Fed Adopts Plan to Curb Shady Mortgage Practices

The Federal Reserve has adopted rules to give home buyers more protection from the types of shady lending practices that have contributed to the housing crisis and propelled foreclosures to record highs.

Chairman Ben Bernanke and his central bank colleagues approved a plan Monday that would crack down on dubious lending practices that have hurt many of the riskiest "subprime" borrowers -- people with tarnished credit histories or low incomes.

In that regard, the plan would: -- bar lenders from making loans without proof of a borrower's income. -- require lenders to make sure risky borrowers set aside money to pay for taxes and insurance. -- restrict lenders from penalizing risky borrowers who pay loans off early. Such "prepayment" penalties are banned if the payment can change during the initial four years of the mortgage. In other cases, a penalty can't be imposed in the first two years of the mortgage. -- prohibit lenders from making a loan without considering a borrower's ability to repay a home loan from sources other than the home's value. The borrower need not have to prove that the lender engaged in a "pattern or practice" for this to be deemed a violation. That marks a change -- sought by consumer advocates -- from the Fed's initial proposal and should make it easier for borrowers to lodge a complaint.

"Rates of mortgage delinquencies and foreclosures have been increasing rapidly lately, imposing large costs on borrowers, their communities and the national economy," Bernanke said.

"Although the high rate of delinquency has a number of causes, it seems clear that unfair or deceptive acts and practices by lenders resulted in the extension of many loans, particularly high-cost loans, that were inappropriate for or misled the borrower," he added.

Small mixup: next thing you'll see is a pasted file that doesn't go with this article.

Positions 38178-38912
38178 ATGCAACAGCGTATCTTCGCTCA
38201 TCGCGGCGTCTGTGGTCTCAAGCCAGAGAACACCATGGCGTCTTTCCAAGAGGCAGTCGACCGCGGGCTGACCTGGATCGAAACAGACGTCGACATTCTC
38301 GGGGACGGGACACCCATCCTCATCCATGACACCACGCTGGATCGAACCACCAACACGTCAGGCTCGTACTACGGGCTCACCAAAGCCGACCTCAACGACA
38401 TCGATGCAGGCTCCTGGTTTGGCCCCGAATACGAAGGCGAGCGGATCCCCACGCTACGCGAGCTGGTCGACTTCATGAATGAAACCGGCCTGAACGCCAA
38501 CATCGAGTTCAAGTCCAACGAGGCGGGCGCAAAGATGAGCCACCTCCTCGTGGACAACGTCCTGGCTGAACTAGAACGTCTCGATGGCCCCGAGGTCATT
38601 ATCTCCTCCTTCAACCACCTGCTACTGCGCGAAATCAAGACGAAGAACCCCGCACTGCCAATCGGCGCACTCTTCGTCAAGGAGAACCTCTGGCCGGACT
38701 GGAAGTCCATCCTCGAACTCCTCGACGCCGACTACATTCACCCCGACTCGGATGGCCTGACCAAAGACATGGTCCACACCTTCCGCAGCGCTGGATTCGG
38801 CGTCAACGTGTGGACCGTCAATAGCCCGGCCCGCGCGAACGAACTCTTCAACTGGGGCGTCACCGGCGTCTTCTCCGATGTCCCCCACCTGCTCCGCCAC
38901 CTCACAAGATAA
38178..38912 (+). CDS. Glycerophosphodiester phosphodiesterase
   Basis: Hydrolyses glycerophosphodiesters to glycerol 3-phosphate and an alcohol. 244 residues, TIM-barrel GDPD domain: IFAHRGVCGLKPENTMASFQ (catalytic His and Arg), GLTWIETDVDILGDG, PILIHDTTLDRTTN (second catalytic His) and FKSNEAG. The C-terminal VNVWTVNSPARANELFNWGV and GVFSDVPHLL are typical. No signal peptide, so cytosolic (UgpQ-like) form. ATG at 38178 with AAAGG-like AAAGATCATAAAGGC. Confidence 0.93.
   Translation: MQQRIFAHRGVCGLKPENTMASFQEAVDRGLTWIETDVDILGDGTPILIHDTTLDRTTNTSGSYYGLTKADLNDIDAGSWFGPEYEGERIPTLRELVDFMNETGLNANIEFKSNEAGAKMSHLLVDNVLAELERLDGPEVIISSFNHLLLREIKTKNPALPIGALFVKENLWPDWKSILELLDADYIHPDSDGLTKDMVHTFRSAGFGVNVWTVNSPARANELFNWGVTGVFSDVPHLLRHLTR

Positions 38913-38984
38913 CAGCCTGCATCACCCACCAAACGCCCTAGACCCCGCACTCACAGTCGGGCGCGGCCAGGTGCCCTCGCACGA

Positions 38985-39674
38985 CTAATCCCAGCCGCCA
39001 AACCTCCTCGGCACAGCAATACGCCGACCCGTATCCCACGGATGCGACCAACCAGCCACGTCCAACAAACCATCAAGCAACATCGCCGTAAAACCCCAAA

For all mortgages, the plan would require advertising to contain additional information about rates, monthly payments and other loan features, and it would curtail certain deceptive or misleading advertising practices.

Other practices also would be clamped down on. Lenders, for instance, have to credit a mortgage payment to the homeowner's account on the day it is received. And, brokers and others are forbidden from "coercing or encouraging" an appraiser to misrepresent the value of a home.

Consumer groups initially complained that the new rules are not strong enough. Lenders worry they are too tough, could limit mortgage options for people and made it harder for some to obtain financing.

The new lending rules may not get a test for some time because there are fewer home buyers these days, given all the problems in the housing and credit markets. Also, some of the shady practices -- along with some lenders -- have not survived, felled by the mortgage meltdown.

"Clearly this is closing the barn door after the fact," said Susan Wachter, a professor of real estate and finance at the University of Pennsylvania's Wharton School of Business. Yet, she said, "this is a very important move. It absolutely will make a difference going forward."

Much will hinge on effective enforcement.

The plan would apply to new loans made by thousands of lenders, including banks and brokers. It would not cover current loans.

Those different lenders fall under a patchwork of regulators at the federal and state levels. So it will be up to each of these authorities to enforce the new provisions.

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